Hanelt and the ISSO will also be attending Advocacy Day held by NAFSA: Association of International Educators this month in Washington, D.C. After a day-long training session, Hanelt and other international educators will speak to representatives on Capitol Hill to educate Congress on “why we need a more globally engaged and welcoming United States,” according to the NAFSA website.

Hanelt will use this time to connect with international educators at other schools from Massachusetts and throughout the nation to review “what space is left to support international students and scholars, what can be defended, what can be emphasized as important for universities to continue operating and creating an international community on our campuses.”

NAFSA’s website also issues press releases analyzing the executive order, its aftermath and the court cases that unfolded in response to Trump’s order. The first press release following the ban, headlined “Latest Executive Order Undermines America’s Safety and Values,” publicized the organization’s anger at the new administration.

On Feb. 10, NAFSA released a statement commending the court’s unanimous rejection of Trump’s appeal, which attempted to reinstate the travel ban from the seven countries. Though overturned by the federal courts, promise of an updated, restrictive immigration policy looms.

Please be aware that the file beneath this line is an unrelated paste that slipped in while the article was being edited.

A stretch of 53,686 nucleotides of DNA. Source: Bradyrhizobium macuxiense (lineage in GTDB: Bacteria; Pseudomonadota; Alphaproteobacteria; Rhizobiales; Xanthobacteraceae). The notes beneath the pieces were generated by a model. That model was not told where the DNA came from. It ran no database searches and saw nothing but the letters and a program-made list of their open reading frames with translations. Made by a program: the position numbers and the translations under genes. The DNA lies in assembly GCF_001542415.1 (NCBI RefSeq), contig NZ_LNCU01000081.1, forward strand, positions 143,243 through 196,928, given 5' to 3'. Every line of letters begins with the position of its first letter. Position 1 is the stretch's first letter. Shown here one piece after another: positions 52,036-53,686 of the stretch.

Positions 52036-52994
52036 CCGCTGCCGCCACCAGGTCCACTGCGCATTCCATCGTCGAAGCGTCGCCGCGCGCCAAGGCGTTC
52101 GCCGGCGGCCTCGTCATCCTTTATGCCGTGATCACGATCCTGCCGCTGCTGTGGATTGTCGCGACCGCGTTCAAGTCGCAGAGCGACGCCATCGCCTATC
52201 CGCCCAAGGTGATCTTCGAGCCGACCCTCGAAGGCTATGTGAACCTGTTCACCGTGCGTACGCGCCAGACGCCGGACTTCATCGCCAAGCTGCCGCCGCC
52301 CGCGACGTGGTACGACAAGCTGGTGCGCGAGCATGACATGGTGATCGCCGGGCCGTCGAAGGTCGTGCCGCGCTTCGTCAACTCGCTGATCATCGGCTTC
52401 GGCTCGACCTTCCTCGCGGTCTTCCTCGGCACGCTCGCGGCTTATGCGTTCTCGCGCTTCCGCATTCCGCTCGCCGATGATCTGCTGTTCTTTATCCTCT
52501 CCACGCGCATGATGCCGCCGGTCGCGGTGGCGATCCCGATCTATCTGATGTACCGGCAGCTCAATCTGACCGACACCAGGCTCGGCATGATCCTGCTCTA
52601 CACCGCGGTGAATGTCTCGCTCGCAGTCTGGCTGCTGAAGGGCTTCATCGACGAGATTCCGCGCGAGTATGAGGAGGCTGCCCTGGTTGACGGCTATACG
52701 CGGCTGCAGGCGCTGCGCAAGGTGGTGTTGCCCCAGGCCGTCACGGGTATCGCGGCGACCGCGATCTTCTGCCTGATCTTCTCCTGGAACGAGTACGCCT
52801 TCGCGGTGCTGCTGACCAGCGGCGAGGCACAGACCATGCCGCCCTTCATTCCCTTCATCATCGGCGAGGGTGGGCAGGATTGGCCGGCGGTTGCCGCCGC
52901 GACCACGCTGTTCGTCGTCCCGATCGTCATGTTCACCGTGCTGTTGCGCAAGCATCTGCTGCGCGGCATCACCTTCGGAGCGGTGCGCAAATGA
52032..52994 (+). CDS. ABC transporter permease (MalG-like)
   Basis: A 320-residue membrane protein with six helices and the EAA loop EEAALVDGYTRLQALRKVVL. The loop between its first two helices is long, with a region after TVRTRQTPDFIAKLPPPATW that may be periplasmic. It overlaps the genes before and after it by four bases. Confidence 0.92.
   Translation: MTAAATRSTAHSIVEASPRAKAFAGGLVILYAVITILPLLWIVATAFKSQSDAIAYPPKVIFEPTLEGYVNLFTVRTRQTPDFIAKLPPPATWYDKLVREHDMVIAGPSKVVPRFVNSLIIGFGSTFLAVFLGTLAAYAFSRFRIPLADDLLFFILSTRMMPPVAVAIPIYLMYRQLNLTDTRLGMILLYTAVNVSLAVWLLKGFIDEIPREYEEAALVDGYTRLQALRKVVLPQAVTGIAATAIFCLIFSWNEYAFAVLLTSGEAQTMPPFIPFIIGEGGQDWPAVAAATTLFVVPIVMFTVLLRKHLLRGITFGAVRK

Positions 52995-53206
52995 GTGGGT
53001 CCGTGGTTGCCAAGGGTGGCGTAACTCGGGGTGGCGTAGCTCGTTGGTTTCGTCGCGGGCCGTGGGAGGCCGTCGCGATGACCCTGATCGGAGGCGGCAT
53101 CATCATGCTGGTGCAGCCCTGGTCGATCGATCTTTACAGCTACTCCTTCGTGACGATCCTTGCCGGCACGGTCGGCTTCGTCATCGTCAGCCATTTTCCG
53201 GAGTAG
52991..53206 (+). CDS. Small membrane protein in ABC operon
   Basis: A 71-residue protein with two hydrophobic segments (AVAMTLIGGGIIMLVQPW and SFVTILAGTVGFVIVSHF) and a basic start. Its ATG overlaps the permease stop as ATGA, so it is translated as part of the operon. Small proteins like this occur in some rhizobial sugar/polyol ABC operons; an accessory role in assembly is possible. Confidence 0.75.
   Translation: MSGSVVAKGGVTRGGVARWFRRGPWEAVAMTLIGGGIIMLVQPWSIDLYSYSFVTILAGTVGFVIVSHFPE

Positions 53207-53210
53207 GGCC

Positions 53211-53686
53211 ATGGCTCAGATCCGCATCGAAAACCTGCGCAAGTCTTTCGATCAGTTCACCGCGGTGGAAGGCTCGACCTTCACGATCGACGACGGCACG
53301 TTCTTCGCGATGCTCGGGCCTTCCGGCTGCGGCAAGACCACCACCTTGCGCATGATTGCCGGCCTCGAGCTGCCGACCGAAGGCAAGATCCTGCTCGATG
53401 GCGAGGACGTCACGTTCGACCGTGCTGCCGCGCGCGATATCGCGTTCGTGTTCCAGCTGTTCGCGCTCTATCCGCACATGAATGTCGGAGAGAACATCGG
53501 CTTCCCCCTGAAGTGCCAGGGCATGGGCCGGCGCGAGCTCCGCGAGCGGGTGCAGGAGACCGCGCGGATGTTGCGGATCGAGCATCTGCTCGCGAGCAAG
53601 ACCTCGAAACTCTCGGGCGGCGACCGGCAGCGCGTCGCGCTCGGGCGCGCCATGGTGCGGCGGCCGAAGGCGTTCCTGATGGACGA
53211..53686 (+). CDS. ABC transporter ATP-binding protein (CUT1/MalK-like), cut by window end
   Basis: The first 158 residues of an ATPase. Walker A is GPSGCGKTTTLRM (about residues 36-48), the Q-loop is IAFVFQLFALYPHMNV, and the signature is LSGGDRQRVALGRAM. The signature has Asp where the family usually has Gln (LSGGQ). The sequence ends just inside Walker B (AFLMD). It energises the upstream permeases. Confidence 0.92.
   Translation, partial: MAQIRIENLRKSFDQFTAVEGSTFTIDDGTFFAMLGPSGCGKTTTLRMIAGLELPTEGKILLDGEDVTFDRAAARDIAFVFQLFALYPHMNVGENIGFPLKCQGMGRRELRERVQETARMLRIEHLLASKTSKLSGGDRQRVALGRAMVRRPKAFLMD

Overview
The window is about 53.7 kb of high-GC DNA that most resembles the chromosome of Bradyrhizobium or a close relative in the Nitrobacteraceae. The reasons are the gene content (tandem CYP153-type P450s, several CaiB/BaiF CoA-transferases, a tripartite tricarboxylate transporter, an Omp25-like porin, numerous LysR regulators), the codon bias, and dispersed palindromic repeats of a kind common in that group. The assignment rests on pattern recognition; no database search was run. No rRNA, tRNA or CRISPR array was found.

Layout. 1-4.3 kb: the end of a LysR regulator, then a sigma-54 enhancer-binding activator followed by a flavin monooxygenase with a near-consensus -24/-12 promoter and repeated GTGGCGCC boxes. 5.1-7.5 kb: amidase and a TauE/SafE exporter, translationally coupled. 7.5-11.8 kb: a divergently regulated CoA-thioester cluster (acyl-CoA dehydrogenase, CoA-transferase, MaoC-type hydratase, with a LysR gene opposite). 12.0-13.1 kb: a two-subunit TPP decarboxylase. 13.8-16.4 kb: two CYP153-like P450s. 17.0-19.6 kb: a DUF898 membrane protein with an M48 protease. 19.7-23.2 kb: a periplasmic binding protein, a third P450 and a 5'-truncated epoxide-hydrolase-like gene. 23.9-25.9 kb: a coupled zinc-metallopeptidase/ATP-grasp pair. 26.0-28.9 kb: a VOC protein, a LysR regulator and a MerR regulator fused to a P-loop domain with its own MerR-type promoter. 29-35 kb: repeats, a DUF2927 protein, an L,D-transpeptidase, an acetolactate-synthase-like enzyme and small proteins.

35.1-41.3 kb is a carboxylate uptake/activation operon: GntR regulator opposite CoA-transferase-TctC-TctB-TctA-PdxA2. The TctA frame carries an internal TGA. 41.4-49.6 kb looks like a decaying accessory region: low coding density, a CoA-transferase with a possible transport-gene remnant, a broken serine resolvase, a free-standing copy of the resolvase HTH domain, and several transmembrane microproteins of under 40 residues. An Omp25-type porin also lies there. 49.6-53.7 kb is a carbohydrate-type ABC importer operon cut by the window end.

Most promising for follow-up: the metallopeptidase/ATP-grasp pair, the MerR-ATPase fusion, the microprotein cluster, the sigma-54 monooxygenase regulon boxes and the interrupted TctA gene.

For many higher education institutions across the nation, predictions of a drop in international enrollment seem fairly prevalent, and the future of the accessibility of an American education to international students is uncertain.

For now, Hanelt advises students to make “sure that the international students we have on our campus feel welcomed, [and] feel connected to domestic students.” Resources offered through the ISSO concerning non-immigrant visas, travel information and other aspects of international student life can be found on the website of the International Students and Scholars Office.